This is all compounded by the fact that many of these businesses are based in areas with limited access to traditional banking and finance services; they often have to pay for their stock in cash. This means that they often can’t buy all the inventory they need when they need it, resulting in a huge loss in revenue. Even where they can access credit, on average, they pay as much as 10% more in financial services fees than larger firms.

So, what is the way out for these small businesses?

Decentralised Marketplaces Are The Answer

One of the key ways to tackle the problem is to establish a decentralised marketplace, one which revolutionises e-commerce and enables businesses to be more competitive, efficient and profitable. One that provides access to a broader customer base, reduces costs and increases control over transactions.

Decentralised marketplaces allow sellers who don’t necessarily have the resources to invest in large-scale marketing campaigns to reach a wider audience and expand their customer base. In addition, decentralised marketplaces are much more cost-effective, removing many of the barriers to trade and thus helping SMEs to become more profitable.

These decentralised platforms also enable businesses to set their own terms, including accepting returns and providing warranty services, which helps build trust among customers and create a more positive customer experience. In addition, they are transparent, secure and allow buyers and sellers to interact without unnecessary interference.

Rise of The Third Generation Internet

Much like decentralised marketplaces, Web3 is another solution that cuts out the intermediary and gives the user back full control. Web3 can potentially transform e-commerce for SMEs by powering the new generation of decentralised marketplaces. As a community-managed market, it will enable freedom of exchange and give users complete control of buying and selling goods.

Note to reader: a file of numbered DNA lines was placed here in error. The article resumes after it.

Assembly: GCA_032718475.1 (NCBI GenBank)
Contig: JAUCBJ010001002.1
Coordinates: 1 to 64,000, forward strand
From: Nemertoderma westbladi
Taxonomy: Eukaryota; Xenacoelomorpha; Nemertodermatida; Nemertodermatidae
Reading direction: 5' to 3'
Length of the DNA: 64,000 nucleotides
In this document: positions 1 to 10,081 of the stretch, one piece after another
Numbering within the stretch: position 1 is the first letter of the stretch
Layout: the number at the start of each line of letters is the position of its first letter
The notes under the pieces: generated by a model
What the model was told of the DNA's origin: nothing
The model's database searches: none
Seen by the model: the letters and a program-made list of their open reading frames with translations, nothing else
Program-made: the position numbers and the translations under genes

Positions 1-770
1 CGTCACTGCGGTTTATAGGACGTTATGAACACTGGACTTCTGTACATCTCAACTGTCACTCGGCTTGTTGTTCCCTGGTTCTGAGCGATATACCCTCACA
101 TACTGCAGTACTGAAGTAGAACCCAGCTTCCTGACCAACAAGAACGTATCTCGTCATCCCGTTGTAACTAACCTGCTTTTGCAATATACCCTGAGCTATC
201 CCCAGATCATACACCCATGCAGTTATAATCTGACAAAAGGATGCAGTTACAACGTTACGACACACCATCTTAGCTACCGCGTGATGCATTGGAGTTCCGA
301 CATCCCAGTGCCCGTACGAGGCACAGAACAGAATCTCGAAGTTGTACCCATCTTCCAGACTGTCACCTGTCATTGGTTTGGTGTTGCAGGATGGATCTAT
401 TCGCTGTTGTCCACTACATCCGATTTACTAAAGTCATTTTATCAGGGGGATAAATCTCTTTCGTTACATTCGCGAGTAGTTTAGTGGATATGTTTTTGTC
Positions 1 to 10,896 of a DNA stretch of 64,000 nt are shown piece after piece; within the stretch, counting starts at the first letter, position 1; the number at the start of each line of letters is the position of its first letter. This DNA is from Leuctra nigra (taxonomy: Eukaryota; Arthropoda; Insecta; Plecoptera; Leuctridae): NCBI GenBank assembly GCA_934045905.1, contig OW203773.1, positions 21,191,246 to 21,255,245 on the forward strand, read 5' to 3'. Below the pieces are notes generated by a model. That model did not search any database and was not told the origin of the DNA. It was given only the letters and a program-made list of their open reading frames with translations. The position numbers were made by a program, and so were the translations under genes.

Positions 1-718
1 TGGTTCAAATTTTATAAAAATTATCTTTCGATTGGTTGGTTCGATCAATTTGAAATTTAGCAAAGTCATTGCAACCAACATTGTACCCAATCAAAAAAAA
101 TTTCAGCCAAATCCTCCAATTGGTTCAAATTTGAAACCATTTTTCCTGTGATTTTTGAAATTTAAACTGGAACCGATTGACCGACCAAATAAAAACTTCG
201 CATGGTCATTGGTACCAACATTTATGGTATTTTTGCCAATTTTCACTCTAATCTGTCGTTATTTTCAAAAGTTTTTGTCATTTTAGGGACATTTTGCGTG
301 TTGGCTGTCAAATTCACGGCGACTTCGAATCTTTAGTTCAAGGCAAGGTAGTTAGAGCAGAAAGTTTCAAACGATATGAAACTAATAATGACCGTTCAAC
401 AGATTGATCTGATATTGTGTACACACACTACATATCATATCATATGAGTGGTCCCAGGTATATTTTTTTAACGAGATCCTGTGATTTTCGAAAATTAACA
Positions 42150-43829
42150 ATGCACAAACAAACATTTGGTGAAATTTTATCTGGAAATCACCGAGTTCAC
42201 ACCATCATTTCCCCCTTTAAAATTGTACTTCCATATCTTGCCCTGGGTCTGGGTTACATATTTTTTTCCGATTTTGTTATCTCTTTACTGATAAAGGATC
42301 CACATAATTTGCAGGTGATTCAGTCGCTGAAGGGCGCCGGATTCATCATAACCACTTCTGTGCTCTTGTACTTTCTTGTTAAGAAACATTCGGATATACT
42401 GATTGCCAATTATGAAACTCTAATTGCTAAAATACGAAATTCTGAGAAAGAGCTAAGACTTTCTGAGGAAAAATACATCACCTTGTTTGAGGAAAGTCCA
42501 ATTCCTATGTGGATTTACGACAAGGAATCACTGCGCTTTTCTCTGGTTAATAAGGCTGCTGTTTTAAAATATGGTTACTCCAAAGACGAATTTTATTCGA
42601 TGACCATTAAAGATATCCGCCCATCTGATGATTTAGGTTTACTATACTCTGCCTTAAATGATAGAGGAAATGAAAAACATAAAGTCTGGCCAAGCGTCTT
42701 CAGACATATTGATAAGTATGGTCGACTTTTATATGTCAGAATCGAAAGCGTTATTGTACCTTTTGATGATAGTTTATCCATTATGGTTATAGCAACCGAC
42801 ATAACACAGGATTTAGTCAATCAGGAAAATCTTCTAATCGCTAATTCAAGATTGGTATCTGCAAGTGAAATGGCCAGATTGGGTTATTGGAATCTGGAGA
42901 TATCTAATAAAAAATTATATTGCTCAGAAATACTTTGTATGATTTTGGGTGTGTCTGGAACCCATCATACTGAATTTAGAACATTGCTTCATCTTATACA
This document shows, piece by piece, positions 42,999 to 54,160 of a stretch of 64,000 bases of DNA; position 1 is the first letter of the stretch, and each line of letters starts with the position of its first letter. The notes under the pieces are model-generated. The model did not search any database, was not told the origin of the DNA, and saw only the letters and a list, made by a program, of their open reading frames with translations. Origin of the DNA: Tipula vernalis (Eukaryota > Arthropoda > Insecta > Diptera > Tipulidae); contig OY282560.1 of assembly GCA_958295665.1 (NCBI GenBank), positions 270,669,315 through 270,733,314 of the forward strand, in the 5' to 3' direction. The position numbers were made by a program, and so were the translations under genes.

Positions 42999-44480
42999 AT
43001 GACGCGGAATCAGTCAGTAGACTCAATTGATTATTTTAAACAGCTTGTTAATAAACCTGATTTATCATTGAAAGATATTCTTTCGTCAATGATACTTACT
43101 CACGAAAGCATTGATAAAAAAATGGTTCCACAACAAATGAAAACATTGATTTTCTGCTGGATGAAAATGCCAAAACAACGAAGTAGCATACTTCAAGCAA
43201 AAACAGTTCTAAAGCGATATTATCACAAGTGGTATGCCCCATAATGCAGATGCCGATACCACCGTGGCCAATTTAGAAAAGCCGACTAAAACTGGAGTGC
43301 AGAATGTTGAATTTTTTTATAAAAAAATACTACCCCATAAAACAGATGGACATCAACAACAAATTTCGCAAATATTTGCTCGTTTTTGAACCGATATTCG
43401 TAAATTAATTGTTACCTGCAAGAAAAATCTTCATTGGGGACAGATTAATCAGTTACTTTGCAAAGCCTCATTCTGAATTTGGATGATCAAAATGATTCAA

Added to that, through the use of blockchain, it will afford greater transparency, security and traceability of products. It will also make transactions quicker and more efficient.

Fintech Firms Need to Step up in Emerging Markets.

With smartphone and internet penetration at an all-time high in emerging markets, it’s an opportune time for fintech firms to get involved and establish new products, services and provisions. For example, powering digital payments for B2B merchant transactions could potentially increase the GDP of all emerging economies by six percent, unlock more than $3.7 trillion in growth, and create over 95 million jobs. That would make a huge difference in closing the global gap between economies.

It’s clear that traditional e-commerce is broken due given the limited access to traditional finance and technological solutions available for small businesses in emerging countries. The creation of a truly decentralised marketplace is the revolutionary solution that can fix it.

Here at RedCloud our mission is to democratise borderless, global commerce. Our Open Commerce solution provides EDMEs with access to a decentralised B2B marketplace, where users have full control, offering digitised payments and real-time inventory visibility, insights into the performance of sales promotions and more. We’re already helping over 200,000 retailers buy more than 250,000 products daily worth above $1 billion.

Justin Floyd, founder and CEO of RedCloud.